Migrating for Marijuana Part Two: The possibility of medical marijuana in Texas

Migrating for Marijuana Part Two: The possibility of medical marijuana in Texas
AMARILLO, TX - Last night we introduced you to Charlotte's Web, a cannabis oil that has many families migrating to Colorado, the only place where it is legally sold.

Although hundreds of children are seeing miraculous results after using the Charlotte's Web oil, the growers of the marijuana plant the oil is made from, a national Epilepsy Foundation, and other medical associations say more research is needed. Until research is done, the plant won't likely become legal in Texas.

As of right now District 31 State Senator Kel Seliger of Amarillo says marijuana of any kind is not likely to be welcomed by Texas any time soon.

"There's not enough information on the table to legalize medical marijuana in Texas right now I don't believe," Seliger said.

Seliger says he doesn't expect the medical marijuana debate will have any more weight in the upcoming legislative session than it has in the past.

Joel Stanley, one of the grower's of Charlotte's Web and founders of Realm of Caring, says that response doesn't surprise him.

"I don't really know what to expect but I don't really expect Texas to be one of the first movers on this," Stanley said.

Yet Stanley has no doubt Texas will come around eventually, for one simple reason: "There really is a legitimate use for this plant," he said.

Right now the marijuana plant that produces the Charlotte's Web oil is only grown at one remote facility in Colorado, but its growers say they're making headway with legislatures in several states and they're not the only ones who believe it's only a matter of time before it's legalized everywhere.

"When people start seeing graphic images of those children having those seizures and turning blue and almost dying, and then knowing that that can be prevented with a simple, non-toxic plant, un-adulterated plant, people will start to change their minds," retired doctor Roby Mitchell said.

Mitchell is a retired emergency room doctor who gave up his medical license in 2005, and started an "alternative medicine" practice. He was the only person with a medical degree NewsChannel 10 found in the Texas Panhandle who knows what CBDs in marijuana are, and was willing to speak with us about it.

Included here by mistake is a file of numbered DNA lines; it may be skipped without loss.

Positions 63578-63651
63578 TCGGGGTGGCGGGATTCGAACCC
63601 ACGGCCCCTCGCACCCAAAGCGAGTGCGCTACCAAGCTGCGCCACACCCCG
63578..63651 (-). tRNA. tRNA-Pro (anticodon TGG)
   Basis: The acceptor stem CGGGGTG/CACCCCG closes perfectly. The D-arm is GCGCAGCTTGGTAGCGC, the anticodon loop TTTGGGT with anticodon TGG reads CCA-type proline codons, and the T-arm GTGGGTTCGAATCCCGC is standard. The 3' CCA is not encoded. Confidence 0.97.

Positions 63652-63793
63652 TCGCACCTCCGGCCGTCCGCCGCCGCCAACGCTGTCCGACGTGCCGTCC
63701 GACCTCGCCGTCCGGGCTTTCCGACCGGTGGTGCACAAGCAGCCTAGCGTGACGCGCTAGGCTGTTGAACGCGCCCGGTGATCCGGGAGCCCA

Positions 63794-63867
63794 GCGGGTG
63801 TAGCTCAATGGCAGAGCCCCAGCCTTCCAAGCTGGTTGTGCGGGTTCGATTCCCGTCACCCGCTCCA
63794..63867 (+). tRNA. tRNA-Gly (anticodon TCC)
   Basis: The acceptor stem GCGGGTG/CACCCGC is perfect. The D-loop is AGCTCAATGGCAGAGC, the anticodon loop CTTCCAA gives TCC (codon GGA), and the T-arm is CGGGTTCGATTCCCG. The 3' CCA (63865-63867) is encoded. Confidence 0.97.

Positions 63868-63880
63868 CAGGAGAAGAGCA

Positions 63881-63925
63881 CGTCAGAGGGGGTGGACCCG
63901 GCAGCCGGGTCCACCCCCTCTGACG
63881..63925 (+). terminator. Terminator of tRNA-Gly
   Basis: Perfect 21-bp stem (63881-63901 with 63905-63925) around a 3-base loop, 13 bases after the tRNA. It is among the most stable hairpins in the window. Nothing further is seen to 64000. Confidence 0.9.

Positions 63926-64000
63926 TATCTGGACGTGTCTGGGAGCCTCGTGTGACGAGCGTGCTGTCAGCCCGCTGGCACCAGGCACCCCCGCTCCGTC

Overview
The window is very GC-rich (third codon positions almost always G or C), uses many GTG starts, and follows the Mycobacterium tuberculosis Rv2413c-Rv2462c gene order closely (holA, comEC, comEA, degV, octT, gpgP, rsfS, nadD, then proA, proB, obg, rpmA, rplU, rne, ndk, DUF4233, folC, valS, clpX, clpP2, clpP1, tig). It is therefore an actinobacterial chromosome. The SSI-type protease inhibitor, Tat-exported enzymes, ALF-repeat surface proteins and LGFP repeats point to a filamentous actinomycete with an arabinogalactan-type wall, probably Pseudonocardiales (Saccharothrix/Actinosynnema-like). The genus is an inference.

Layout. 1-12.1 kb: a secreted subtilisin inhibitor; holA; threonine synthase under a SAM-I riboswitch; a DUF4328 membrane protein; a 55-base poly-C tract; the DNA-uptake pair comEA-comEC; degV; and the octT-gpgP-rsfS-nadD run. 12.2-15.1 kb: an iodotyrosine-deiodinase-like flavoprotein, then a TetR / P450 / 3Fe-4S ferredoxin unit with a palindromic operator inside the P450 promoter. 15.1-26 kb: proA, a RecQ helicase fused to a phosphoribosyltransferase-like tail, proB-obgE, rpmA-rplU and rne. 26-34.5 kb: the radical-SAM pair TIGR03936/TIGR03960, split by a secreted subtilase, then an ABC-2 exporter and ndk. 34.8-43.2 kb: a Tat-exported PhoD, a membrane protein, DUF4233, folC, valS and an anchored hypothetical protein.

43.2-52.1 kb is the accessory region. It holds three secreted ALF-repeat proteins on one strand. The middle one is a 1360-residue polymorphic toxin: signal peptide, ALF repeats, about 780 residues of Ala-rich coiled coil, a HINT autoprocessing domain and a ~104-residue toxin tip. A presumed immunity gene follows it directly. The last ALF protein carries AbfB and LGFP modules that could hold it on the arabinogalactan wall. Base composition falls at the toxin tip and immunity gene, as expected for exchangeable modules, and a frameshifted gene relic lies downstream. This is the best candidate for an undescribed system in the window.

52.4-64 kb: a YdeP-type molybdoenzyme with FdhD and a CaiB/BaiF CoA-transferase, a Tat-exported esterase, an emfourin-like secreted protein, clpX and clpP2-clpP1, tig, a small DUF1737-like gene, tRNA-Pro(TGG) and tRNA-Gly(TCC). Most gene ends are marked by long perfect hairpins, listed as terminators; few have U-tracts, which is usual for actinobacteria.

"Physicians in general have very conservative attitudes and we tend to follow what is dispensed by the FDA and the CDC," Mitchell said. 

But a national Epilepsy Foundation says research of marijuana on behalf of any organization is difficult because the Drug Enforcement Administration classifies the plant as a schedule one drug, meaning it has no medical use, and limits clinical trials and research of it.

"There needs to be people like myself, there needs to be doctors to come alongside and show the world what [Charlotte's Web] can do in a very clear, objective scientific way," Stanley said.

"Medical decisions ought the be made initially in the medical community, not just simply the consumers," Seliger said. "The FDA, the AMA, the Texas Medical Association can do whatever research they need to do, reach whatever conclusions, make whatever recommendations they want to make. But there's a reason that they're not."

As the Epilepsy Foundation and the Realm of Caring fight for research, the families whom this plant is helping plan to keep fighting as well.

"I don't know how long it's going to take but we really want to see Texas jump on board and legalize this so that kids like Jilli can have what they need," Becca Harmon said.

Harmon, a Canyon mother, is in the process of moving her family to Colorado, so her 8 year-old daughter Jillian can start on Charlotte's Web. To donate to their cause, click here.

Stanley says mouse-model studies and pre-clinical trials are on the horizon, but Seliger says he needs firm findings and opinions from medical associations before he'd ever sign any legislation.